Prevalence and Correlates of Intimate Partner Violence Among a Sample of Construction Industry Workers
This study assessed the prevalence and correlates of intimate partner violence (IPV) among a sample of unionized construction industry workers, and tested the reliability of new measures of IPV normative beliefs. Study participants (n=100) voluntarily completed confidential and anonymous self-administered questionnaires that measured occupational factors, hazardous drinking, and normative beliefs. Measurement of past-year IPV was based on the Conflict Tactics Scale, Form R. Measures of IPV normative beliefs showed good reliability (Cronbach’s α 0.94–0.95). Past-year IPV prevalence was 26%. Logistic regression models were developed to assess the contribution of each factor to risk of past-year IPV perpetration. Perceived workplace racial/ethnic discrimination, job strain, interpersonal workplace conflict, normative beliefs, and hazardous drinking were positively associated with elevated IPV risk.Construction industry workers may have higher rates of IPV compared to general population samples that represent various occupations and social classes. Occupational factors appear to be significant correlates of IPV among these workers.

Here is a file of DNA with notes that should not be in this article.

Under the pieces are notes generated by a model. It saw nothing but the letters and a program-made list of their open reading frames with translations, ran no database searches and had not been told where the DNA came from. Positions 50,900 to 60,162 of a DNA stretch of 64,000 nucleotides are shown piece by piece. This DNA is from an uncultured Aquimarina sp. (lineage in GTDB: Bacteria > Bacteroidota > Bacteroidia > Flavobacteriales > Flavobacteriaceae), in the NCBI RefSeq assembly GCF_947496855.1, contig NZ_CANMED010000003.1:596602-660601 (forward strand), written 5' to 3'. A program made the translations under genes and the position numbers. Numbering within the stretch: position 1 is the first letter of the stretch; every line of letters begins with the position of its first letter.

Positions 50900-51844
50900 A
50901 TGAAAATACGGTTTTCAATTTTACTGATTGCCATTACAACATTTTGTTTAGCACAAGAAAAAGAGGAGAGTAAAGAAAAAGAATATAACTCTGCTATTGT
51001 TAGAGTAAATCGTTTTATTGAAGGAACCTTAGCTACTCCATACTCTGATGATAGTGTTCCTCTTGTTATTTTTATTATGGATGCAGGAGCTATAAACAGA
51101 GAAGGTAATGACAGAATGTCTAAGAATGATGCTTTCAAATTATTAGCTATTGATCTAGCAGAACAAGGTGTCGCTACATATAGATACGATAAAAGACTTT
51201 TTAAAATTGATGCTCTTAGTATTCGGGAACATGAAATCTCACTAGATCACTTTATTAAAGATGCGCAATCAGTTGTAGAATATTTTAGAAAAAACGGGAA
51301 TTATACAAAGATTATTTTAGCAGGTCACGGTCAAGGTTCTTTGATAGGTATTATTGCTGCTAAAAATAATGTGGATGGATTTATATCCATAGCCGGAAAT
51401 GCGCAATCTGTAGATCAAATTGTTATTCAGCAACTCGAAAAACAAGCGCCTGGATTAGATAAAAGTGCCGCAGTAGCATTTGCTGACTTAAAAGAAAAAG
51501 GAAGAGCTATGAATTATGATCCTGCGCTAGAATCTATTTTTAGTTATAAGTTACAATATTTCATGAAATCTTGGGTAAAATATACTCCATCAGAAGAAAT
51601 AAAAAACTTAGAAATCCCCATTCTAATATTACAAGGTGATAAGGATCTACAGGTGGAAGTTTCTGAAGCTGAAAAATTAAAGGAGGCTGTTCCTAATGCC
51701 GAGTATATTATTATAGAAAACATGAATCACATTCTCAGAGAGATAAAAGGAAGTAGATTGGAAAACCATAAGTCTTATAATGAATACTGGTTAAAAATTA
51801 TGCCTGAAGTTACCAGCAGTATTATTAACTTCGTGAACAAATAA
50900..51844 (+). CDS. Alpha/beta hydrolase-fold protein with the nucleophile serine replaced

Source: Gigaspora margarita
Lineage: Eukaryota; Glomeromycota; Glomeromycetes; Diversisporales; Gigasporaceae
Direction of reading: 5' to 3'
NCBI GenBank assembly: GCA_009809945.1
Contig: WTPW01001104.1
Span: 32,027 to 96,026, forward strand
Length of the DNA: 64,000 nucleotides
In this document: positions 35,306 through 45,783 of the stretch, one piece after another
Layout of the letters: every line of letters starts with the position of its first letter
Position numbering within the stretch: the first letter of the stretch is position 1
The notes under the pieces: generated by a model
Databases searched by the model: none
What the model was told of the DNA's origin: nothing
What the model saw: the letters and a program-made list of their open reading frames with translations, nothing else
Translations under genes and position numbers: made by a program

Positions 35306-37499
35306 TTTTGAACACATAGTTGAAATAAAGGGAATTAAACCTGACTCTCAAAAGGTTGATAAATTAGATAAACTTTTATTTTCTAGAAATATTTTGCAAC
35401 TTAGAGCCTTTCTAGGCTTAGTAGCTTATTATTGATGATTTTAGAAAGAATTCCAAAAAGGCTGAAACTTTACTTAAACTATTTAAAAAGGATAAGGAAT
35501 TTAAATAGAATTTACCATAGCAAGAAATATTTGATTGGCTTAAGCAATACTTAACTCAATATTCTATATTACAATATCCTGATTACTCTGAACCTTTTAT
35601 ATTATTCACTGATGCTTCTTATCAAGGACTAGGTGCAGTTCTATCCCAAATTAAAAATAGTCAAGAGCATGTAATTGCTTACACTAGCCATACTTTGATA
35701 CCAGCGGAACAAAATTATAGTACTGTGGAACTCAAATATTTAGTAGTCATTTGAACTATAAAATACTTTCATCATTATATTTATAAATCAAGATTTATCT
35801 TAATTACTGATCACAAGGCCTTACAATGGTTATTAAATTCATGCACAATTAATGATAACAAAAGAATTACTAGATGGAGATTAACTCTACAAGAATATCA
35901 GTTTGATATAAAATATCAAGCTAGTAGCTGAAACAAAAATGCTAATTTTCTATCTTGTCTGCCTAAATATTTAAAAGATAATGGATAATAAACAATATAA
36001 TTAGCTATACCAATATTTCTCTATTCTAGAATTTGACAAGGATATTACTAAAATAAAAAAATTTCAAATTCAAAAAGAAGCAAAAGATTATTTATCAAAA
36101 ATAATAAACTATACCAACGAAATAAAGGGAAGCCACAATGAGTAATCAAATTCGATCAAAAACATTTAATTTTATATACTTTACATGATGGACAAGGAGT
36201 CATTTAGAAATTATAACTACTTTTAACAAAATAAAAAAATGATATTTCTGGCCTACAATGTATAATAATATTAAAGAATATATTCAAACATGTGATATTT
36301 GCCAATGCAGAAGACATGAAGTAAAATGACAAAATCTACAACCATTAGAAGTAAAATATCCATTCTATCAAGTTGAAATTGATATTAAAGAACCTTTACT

KeywordsIntimate partner violence Construction industry workers Work-related stress Alcohol-related aggression
Funding for this project was provided by a corporate development grant from the Pacific Institute for Research and Evaluation, Calverton, MD to Drs. Genevieve Ames and Carol Cunradi.
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